Technology changes in the blink of an eye. In keeping with this rapid change, Accepted has new information to add to what we first reported about the digital LSAT several weeks ago.
Major features of the digital LSAT
The digital LSAT, which will debut in July 2019, will be taken on Microsoft Surface Go tablets. Some of the features of the new digital system include:
- Fast availability of scores – in days instead of weeks.
- The ability for each test-taker to customize type size and screen brightness as well as highlight and underline text.
- Special security technology that will protect the LSAT’s reliability.
- The 35-minute writing section of the LSAT will not be part of the test taken on the tablet. Test-takers will be able to do this part of the test on their own computer at their own convenience.
Microsoft has partnered with the Law School Admissions Council (LSAC) (the creators of the LSAT) to be sure that the test-taking experience is as seamless as possible. The tablets have been designed with kickstands that allow users to choose the angle of the tablet as well as special styluses just for this use.
Despite these advances, some students may still be wary about taking a digital test and have questions about it. LSAC will soon be releasing a Digital LSAT familiarization tutorial and is developing digital test-prep materials.
The change to digital testing evens the playing field between the LSAT and the GRE, which many law schools are already accepting along with LSAT scores.
More on the writing section
One of the biggest changes is separating the writing section from the multiple-choice sections of the LSAT. According to Lily Knezevich, the council’s senior vice president for learning and assessment, this change was made after hearing from test takers. “We’re responding to feedback from test takers that having to complete a written essay in a large-group setting at the end of a rigorous examination is not conductive to doing their best writing,” says Knezevich. This part of the test does not count toward the overall LSAT score, but is given to the law schools. Future test-takers will take the writing section on their own computers at their convenience. They will not have to redo the written section if they choose to take the LSAT again. Not only is this better for the test-takers, but also for the admissions officers, who will no longer have to interpret handwritten essays.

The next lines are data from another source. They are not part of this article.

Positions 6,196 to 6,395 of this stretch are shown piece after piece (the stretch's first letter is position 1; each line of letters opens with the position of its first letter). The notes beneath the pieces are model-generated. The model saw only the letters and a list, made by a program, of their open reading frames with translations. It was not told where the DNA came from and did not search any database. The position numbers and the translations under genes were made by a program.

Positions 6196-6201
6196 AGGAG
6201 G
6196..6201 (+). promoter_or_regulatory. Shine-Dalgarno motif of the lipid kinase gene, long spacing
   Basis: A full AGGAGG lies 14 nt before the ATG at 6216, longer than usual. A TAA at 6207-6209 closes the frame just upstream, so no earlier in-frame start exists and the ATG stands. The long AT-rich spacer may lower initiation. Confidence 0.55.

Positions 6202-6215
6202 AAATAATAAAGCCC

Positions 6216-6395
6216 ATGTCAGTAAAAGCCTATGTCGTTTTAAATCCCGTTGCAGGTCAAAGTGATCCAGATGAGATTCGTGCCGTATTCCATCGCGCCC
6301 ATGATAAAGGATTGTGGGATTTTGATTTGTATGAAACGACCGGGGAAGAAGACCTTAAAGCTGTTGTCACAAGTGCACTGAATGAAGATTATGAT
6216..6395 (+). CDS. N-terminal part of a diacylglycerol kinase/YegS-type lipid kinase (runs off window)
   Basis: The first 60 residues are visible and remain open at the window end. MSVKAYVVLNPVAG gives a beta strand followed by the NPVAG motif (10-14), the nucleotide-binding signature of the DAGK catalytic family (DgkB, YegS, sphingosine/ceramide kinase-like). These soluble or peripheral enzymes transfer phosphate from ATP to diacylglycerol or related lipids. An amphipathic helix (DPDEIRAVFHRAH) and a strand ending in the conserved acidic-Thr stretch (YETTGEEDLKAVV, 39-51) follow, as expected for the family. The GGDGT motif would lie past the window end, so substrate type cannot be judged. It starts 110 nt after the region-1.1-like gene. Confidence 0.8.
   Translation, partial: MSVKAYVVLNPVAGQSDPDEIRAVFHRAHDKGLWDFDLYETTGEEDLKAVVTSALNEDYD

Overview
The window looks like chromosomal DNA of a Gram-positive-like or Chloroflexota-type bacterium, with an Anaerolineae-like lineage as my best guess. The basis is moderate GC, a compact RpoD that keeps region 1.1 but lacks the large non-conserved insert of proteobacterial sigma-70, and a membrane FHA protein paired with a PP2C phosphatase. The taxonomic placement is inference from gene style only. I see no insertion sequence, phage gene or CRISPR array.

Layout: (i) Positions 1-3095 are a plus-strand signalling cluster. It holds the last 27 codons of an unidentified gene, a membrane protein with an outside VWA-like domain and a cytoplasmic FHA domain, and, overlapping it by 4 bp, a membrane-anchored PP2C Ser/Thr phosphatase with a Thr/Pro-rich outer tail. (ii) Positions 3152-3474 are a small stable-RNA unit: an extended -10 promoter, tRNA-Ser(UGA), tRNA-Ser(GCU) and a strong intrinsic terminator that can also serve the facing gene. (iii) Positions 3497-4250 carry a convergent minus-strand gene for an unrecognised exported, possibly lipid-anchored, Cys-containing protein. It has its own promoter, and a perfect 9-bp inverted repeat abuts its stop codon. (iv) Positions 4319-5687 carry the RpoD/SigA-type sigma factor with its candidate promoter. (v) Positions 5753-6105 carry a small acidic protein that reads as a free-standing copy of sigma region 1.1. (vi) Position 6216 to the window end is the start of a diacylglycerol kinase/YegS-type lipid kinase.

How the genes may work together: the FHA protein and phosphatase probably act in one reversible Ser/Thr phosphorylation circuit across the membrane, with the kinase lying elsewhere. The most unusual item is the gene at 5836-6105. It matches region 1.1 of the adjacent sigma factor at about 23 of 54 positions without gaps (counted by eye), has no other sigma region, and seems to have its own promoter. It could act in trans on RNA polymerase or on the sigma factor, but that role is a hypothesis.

The digital LSAT and Surface Go are only the beginning of Microsoft’s entre into law education. LSAC and Microsoft are working on series of enterprises to make applying to law school easier and more efficient. According to Brad Smith, president of Microsoft, “There are clear and profound opportunities for the legal profession to use data and digital technology to support its timeless and important role in society. Microsoft is excited to partner with the LSAC on its digital transformation.”
Is the new digital LSAT in the cards for you? Do you need help prepping for this exam or working on other elements of the law school admissions process? We can help! Check out our Law School Application Services and work one-on-one with an expert consultant who will help you GET ACCEPTED.